Kelvin’s Tip – No matter how much training you have had, or how fabulous you think you look under water, it will never be good enough. Unless of course, you are Chuck Norris, or DG.
Back to the dive.
The deco went well enough and our run time was pretty spot on. However back on the 6 metre bar, I realised that there was a bit more swell that we would have liked. It was here that I was then presented with one of life’s little conundrums. Do I struggle to unclip my stage bottles with my broken thumb so I can hand them up to the boat guys, or do I struggle up the ladder fully kitted up.
This was actually no easy decision. Unclipping the stages in that swell with my thumb, was I felt going to be a big ask. At the same time, although having dived many times with twins and on occasions a 7 litre stage, this was the first time I was going to have to ascend a ladder with bigger 12.5 litre twins, a bigger 11 litre 50% bottle, as well as an additional 100% bottle in addition to can light, 2 back up torches, and all the back up gear in my pockets. I honestly had simply no idea if I could make it. Anyway, I settled on option 2. Surprisingly, it was not as bad as I thought it would be, but there was a still a bit of an excruciating wait as I stood there dripping, whilst they unclipped my stages, and I had to resist the temptation to not cry like a baby.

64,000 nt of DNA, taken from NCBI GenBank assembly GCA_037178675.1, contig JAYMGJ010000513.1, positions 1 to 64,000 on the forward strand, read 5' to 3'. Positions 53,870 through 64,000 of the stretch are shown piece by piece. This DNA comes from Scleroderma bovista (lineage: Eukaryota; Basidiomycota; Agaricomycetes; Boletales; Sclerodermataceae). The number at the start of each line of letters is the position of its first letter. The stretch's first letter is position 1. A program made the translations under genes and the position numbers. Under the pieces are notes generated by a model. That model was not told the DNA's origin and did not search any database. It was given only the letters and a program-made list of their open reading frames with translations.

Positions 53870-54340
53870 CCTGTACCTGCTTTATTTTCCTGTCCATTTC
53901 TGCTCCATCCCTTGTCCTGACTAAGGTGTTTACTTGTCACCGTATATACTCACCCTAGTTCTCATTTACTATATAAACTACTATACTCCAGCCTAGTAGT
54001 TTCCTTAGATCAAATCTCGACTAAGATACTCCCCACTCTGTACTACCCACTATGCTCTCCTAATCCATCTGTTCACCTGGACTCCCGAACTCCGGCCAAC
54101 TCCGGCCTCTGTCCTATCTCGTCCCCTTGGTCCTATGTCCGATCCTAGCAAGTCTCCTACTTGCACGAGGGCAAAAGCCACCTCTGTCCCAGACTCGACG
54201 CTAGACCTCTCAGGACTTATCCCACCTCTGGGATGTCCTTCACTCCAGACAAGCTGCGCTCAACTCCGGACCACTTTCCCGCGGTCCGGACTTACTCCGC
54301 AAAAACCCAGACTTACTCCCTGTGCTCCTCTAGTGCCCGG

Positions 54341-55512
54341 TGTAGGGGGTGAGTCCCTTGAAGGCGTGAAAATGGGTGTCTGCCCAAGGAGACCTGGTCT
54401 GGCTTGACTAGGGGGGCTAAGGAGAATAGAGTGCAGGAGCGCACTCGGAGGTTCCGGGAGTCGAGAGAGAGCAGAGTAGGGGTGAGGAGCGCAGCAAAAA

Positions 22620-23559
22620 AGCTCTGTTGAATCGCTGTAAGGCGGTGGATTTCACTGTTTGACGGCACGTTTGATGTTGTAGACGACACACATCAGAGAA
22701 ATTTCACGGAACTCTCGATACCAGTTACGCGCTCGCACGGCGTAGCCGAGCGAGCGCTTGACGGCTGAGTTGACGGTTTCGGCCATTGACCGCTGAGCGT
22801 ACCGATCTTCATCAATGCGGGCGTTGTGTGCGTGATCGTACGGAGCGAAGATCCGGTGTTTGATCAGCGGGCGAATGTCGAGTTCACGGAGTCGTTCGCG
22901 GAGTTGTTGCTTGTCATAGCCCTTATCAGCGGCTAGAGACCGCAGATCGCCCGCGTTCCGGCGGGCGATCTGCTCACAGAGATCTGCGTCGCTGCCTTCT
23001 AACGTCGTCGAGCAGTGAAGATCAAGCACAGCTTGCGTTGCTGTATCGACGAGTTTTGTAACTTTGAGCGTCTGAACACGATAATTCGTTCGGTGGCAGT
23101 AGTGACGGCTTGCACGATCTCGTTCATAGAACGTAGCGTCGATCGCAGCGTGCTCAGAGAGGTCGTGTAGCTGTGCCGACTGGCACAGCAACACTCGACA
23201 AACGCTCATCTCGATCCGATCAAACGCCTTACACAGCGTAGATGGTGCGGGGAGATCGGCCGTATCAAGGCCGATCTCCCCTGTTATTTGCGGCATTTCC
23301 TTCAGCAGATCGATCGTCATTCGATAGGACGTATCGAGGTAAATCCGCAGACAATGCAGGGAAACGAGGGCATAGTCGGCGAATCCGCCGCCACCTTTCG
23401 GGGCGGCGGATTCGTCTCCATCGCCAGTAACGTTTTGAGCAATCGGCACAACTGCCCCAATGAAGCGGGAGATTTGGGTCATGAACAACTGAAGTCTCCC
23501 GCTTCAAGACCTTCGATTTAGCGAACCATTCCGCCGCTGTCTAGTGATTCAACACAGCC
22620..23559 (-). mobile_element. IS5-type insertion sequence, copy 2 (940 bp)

Back on deck, lunch was eaten and as we had a bit of a surface interval I went to plonk myself down and watch TV. Dave was also there. In fact, I think he was there the whole trip, unmoving, like the sphinx. It’s a good life being owner of a dive boat. Just sit there and watch TV the whole time. Soon enough, we were at it again.
“What snacks did you bring?”
“You are a lawyer, why don’t you bring macadamia nuts?”
“I was going to, until I realised how much you were charging for helium.”